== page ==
They’re turning up the heat!
A group of north Brooklynites and local environmentalists are suing New York State and National Grid, raising pollution concerns surrounding the utility’s planned gas depot expansion in East Williamsburg.
Nonprofit Sane Energy Project, along with a group of residents, filed the suit in Queens County Supreme Court on March 18, alleging the state’s Department of Environmental Conservation wrongly determined that there would not be a significant negative impact from National Grid’s plans to grow its natural gas capacity at its Maspeth Avenue facility.
Several of the plaintiffs and their organizations have also previously protested the utility’s controversial four-year, seven-mile fracked gas pipeline expansion from Brownsville to East Williamsburg for the past year.
National Grid applied with the state agency last year for a different air permit for its facility near Newtown Creek, dubbed the Greenpoint Energy Center, which included installing new vaporizers.
The company currently has six vaporizers to transform natural gas that’s stored in liquid form — also known as liquefied natural gas, or LNG — back into gas to heat the borough’s households. The new infrastructure will increase capacity by 31 percent, according to National Grid, but the petitioners lament that the expansion could up emissions of greenhouse gasses by the same rate.
The utility said they need the new vaporizers to meet higher gas demand during peak use times.
DEC determined that the new vaporizers would not have a significant impact on the surrounding environment and would thus not require a more thorough environmental assessment.
State environmental honchos have not yet approved the application, but the petitioners filed their lawsuit now, ahead of any major construction by National Grid.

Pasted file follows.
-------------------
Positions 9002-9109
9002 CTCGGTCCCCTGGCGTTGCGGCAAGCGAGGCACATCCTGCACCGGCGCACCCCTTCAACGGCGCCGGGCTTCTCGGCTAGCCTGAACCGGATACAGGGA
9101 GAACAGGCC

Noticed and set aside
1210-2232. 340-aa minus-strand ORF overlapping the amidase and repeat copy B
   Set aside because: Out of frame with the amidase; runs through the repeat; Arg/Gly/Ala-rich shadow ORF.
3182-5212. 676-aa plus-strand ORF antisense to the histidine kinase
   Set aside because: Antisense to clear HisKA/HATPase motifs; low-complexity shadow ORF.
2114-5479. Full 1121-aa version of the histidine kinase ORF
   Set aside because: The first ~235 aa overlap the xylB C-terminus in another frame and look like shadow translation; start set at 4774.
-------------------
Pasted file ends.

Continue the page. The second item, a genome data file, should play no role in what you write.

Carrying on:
The plaintiffs claimed that National Grid lowballed its potential emissions figures in the application by saying it would only use the new vaporizers for two weeks out of the year, despite there being no 14-day use limit in its permits. The pollution calculations also didn’t account for greenhouse gasses the facilities might release via flaring or venting, according to the petition.
Increased pollution alone should have warranted a more thorough review from DEC honchos, argue the plaintiffs, but the agency also failed to consider National Grid’s controversial ongoing pipeline expansion and city permit applications for trucking LNG in-and-out of the north Brooklyn facility.
The fifth and final phase of the pipeline — dubbed the Metropolitan Natural Gas Reliability Project — will be used to help funnel more gas around the network, and the trucking is needed to deliver the fossil fuel to the north Brooklyn site. Taking all these projects as a whole would have a bigger environmental impact on the area than just focusing on the vaporizers, according to the lawsuit.
“DEC was required to consider the entirety of this action, rather than segmenting the vaporizers and dismissing their environmental impacts in a vacuum,” the legal filings read.
Petitioners called on the state judge to stop National Grid from proceeding on the project until DEC can conduct a more thorough environmental review, which also includes the pipeline and trucking, and ensure the plan complies with the State Environmental Quality Review Act, or SEQRA.
The lawsuit was filed by Sane Energy Project; Cooper Park Resident Council, a nonprofit that advocates for the namesake nearby public housing complex; along with Christine Facella, Eric Kun, and William Vega, who all live within a few blocks of the facility.
In nine separate affidavits, plaintiffs and area residents raised their concerns about the project, including emissions from the Energy Center and trucking the gas to and from the facility, which they said would further pollute north Brooklyn, adding to the area’s extensive history of pollution in the air and the soil as a result of local industry.
“This is a highly toxic area, and rather than developing meaningful plans for remediation, National Grid is seeking to build more gas infrastructure. The last thing we need here is industrial expansion and additional fossil fuel infrastructure,” wrote Kun, who lives a block away on Beadel Street.
The suit was filed with the state court in Queens because the DEC’s offices are located in that borough. A spokeswoman for National Grid and the press office of State Attorney General Letitia James did not immediately respond to a request for comment.